Donald Trump plans to split time between White House and his Manhattan penthouse: Report
Donald Trump may not live in the White House full-time after assuming the US Presidency in January and is discussing with his advisers about splitting his time between Washington and his penthouse apartment in Manhattan, a media report said.
Washington: Donald Trump may not live in the White House full-time after assuming the US Presidency in January and is discussing with his advisers about splitting his time between Washington and his penthouse apartment in Manhattan, a media report said.
Trump advisers say the President-elect was "shocked" when he won the election, according to a report in the New York Times and is now contemplating how many days a week he will have to stay in the White House since he is extremely fond of his sprawling and luxurious penthouse apartment, decorated in 24-karat gold and expensive marble, in Trump Tower on the posh Fifth Avenue in New York.
"Trump, a homebody who often flew several hours late at night during the campaign so he could wake up in his own bed in Trump Tower, is talking with his advisers about how many nights a week he will spend in the White House. He has told them he would like to do what he is used to, which is spending time in New York when he can," a report in the New York Times said.
While the future first lady Melania Trump is expected to move to Washington, the couple's 10-year-old son Barron is midway through a school year in New York and it is unclear when the move would happen.
The New York Times report said questions about how Trump would divide his time between New York and Washington reflect Trump coming to grips with the fact that his life is about to change radically.
Trump's advisers say he might spend most of the week in Washington, much like members of Congress, and return to Trump Tower or his golf course in New Jersey or his Mar-a-Lago estate in Palm Beach on weekends.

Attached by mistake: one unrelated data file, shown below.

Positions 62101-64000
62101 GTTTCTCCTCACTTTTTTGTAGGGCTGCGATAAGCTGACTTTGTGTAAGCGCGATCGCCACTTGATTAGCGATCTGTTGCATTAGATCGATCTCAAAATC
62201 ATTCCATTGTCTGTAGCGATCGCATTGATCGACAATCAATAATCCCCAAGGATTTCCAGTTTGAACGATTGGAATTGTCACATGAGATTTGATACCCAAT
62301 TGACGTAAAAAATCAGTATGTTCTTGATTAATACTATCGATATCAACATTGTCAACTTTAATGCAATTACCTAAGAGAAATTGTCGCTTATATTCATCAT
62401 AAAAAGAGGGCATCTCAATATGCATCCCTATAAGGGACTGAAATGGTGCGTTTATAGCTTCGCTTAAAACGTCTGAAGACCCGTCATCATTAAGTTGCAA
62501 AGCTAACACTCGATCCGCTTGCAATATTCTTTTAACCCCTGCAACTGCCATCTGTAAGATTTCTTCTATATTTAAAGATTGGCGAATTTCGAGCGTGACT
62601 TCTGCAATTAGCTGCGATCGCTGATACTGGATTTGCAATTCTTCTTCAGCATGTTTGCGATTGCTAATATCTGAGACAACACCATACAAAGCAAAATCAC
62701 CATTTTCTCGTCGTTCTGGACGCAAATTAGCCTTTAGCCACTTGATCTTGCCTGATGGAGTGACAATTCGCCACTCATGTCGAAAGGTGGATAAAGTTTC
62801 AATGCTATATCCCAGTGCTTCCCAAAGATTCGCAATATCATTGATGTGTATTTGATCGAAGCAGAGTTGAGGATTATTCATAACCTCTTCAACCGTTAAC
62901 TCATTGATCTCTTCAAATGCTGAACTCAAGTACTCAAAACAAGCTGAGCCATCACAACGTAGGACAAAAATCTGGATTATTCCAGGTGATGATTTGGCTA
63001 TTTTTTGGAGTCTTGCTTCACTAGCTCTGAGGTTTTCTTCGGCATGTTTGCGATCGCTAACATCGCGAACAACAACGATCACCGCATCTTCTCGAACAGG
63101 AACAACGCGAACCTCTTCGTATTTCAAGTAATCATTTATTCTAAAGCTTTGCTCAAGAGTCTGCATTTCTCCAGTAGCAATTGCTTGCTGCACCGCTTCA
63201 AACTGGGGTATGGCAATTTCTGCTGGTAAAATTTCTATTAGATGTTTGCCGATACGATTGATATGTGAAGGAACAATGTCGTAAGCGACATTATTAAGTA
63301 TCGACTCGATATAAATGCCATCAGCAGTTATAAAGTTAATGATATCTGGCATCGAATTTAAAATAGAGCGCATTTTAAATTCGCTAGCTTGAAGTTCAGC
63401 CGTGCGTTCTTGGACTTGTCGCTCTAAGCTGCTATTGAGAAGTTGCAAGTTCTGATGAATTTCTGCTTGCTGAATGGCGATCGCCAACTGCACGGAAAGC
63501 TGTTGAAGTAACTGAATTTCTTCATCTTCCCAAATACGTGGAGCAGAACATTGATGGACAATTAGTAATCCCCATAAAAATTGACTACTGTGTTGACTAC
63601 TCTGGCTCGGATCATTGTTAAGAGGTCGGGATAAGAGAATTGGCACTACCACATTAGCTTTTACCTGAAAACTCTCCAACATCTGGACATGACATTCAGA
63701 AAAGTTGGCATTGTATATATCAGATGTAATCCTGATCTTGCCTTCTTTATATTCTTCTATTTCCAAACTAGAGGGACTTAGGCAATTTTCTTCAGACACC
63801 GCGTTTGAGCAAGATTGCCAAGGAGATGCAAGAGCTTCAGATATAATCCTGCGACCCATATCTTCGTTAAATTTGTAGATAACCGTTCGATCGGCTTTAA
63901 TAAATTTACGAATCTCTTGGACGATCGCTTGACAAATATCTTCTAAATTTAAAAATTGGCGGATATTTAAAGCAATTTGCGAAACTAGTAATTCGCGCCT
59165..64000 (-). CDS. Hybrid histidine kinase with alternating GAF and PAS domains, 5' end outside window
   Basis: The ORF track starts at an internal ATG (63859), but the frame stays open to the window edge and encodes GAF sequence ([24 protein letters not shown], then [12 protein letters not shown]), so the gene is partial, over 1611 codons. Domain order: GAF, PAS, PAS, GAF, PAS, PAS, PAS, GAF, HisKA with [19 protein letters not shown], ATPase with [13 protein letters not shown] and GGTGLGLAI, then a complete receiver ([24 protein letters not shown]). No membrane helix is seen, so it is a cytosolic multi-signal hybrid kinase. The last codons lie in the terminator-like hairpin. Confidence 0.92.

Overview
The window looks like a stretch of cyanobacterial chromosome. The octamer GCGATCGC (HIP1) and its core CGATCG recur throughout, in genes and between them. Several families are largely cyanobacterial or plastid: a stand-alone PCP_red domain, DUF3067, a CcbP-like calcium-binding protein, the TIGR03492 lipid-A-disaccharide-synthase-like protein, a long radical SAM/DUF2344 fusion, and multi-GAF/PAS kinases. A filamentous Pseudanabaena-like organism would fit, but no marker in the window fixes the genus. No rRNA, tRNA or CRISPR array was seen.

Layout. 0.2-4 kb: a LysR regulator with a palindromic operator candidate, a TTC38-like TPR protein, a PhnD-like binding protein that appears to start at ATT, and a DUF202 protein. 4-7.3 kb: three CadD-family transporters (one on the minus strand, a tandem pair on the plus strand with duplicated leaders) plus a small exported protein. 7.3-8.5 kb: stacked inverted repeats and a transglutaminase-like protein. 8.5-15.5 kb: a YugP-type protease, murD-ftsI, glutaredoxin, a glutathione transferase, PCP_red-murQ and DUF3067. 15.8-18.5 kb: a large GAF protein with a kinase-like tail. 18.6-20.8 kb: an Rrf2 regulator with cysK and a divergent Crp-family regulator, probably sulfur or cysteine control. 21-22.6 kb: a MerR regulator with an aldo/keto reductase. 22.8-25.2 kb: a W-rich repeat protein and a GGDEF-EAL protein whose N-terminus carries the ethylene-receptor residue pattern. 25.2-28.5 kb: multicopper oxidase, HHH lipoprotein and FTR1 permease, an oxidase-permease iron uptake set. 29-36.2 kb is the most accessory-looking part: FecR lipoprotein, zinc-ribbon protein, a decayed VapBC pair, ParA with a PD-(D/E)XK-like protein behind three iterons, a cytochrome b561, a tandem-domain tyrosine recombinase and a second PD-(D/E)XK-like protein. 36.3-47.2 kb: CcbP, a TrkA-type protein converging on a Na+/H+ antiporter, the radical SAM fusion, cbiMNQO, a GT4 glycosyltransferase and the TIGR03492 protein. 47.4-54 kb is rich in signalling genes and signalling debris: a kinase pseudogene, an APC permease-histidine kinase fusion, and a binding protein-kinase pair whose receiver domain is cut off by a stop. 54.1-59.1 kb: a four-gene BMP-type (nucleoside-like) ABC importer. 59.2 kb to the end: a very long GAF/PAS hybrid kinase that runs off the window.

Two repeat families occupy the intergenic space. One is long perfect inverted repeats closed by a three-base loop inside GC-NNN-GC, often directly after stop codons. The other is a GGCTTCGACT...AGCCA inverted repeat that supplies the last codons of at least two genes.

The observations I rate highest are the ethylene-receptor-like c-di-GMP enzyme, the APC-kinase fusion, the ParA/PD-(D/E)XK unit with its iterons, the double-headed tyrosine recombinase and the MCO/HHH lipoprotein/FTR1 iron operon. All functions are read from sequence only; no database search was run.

The report added that returning home to Trump Tower from the White House may not be Trump's only embrace of the familiar. His aides have said he has also expressed interest in continuing to hold the large rallies that were a staple of his candidacy.
"He likes the instant gratification and adulation that the cheering crowds provide, and his aides are discussing how they might accommodate his demand," it said.
The report added that Trump's advisers hold out the possibility that the president-elect may spend more time in the White House as he grows less overwhelmed and more comfortable in the job.
The real estate billionaire has spent most of the last three decades "cosseted" within Trump Tower, an empowering high-rise where his apartment is on the 58th floor, and a designated elevator takes him from there to his office on the 26th floor.
The report added that Mr Trump wakes at 5 most mornings, reads The New York Post, The New York Times and a handful of other newspapers, and tunes into the morning television news shows.
Trump's affection for his penthouse apartment runs deep as his biographer, Michael D'Antonio, learned when he invited him inside the three-story unit in 2014 for an extended interview.
Trump has described the apartment less as a home than a tribute to his own self-image.
"I really wanted to see if it could be done," Trump has said as he showed D'Antonio around the apartment. "This is a very complex unit. Building this unit, if you look at the columns and the carvings, this building, this unit was harder than building the building itself."